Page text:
• I feel guilty asking for a break but I agree with you that they are needed and healthy. Little grassroots orgs don’t have systems to give breaks so it can require asking for one … if you’re working for people that never ever take a break taking one yourself gets to be odd. BUT — so what! I say take care of you and yours and know when enough is enough. Great post.

  • Tanya

    In China, many taxi drivers (and some other men) grow their pinky nails out VERY long. This long nail becomes a tool for nose and ear picking. Which is frequently done quite casually in front of, well, anyone. I haven’t followed suit, but have got to the point where it makes sense to me!

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  • Shari M

    I have only been in Cambodia for 2 years and have had to return to the states twice already for different reasons. Frankly, while I understand how it all works, I struggle to fit in. It all feels so foreign, so lavish. On my last trip “home” I was totally comfortable wearing the 3 black Tees, hoodie, and two pairs of jeans daily. Which was made possible by the incredible machines in the closet allowing me to wash and DRY my clothes as often as I needed.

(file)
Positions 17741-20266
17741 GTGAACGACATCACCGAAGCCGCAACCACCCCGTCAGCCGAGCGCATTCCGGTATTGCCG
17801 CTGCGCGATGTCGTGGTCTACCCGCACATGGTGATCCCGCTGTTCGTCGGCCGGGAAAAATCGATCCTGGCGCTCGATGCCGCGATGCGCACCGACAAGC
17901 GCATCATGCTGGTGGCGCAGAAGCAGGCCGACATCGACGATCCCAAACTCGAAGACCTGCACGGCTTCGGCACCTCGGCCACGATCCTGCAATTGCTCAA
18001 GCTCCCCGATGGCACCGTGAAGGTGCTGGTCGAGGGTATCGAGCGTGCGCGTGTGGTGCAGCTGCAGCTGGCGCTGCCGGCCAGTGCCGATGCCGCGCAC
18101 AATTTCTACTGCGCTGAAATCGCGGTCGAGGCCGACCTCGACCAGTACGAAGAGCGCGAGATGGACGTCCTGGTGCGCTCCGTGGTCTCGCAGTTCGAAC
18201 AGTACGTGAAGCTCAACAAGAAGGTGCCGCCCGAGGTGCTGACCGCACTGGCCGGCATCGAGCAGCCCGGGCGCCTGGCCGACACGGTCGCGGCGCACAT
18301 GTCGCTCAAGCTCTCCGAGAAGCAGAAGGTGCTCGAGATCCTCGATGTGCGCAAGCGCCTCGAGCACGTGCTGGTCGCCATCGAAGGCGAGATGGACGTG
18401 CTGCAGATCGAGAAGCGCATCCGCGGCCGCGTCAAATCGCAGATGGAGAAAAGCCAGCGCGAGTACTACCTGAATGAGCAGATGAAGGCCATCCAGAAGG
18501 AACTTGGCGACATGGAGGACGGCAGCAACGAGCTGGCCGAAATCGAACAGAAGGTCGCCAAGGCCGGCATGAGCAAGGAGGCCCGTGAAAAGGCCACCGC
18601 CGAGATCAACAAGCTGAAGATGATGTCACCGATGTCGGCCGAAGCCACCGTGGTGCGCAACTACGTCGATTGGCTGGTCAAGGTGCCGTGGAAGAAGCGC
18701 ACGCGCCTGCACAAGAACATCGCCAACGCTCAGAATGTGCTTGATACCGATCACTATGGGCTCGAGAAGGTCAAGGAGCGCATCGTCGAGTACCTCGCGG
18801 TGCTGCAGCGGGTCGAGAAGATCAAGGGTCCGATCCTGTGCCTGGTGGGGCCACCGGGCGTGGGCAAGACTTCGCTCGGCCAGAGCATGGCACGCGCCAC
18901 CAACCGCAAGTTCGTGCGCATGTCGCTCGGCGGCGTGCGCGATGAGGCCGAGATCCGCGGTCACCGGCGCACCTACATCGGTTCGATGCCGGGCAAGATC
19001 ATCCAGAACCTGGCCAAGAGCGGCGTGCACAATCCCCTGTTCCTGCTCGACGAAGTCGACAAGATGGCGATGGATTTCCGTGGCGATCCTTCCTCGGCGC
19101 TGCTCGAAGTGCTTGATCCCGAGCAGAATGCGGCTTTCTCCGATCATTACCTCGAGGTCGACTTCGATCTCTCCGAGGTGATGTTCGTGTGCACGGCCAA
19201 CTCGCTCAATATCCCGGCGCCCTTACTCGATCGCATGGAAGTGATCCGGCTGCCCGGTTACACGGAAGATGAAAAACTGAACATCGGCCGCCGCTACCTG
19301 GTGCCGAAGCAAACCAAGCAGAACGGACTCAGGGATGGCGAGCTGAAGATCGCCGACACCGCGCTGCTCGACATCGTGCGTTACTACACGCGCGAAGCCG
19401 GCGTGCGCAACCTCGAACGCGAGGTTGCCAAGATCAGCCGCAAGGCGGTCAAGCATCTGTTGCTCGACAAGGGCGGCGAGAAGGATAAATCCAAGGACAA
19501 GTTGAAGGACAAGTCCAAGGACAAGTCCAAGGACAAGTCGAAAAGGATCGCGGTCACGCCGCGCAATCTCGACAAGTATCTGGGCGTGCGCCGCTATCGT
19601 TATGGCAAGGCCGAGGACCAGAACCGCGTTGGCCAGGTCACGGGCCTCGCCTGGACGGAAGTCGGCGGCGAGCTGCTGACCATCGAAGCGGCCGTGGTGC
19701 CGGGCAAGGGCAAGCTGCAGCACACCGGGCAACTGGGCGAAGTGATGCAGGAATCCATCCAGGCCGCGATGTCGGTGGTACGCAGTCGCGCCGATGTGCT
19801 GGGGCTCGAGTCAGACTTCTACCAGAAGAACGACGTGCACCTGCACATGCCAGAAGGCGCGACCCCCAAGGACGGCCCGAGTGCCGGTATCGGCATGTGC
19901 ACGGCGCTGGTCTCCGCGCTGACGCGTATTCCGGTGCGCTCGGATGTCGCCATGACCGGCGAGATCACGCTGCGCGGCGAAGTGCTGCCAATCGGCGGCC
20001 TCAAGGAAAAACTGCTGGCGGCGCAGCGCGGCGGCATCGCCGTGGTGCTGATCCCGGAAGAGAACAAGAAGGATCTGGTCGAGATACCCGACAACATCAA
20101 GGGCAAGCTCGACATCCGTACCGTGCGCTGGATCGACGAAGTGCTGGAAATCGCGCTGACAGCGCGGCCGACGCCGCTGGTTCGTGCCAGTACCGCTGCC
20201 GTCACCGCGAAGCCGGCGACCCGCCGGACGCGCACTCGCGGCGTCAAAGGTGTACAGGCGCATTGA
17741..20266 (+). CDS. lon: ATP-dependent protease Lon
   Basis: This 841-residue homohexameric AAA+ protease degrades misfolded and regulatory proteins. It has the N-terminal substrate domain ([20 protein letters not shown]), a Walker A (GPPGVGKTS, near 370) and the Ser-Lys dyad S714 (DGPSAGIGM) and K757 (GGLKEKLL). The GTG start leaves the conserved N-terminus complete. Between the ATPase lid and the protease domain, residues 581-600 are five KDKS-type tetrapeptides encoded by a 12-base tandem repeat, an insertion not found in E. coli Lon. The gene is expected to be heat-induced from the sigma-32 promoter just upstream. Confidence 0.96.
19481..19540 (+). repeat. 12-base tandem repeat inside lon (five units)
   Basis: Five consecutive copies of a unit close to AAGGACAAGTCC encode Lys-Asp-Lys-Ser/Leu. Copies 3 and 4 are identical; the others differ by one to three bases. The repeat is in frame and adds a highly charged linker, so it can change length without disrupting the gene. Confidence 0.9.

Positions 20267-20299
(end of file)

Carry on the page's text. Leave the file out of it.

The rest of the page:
• Jocelyn Walmsley Jelsma

    Beautifully written… Thanks! I think we might need a break soon!:)

  • This is perfection. Seriously. The Nose-picking – every.where. So hard to train a four year old to not do it when he sees grown people doing it all over the place, in the middle of conversation, at the dinner table, walking down the street. It’s his ‘normal’. I take my cues from the mirror too – and I’m about at the hundred-year-old-lady stance. I’m past my time, after nearly two years in Tanzania, I love it here, but I’m ready for our break. Thanks for voicing the things I don’t have the energy to put words to! 🙂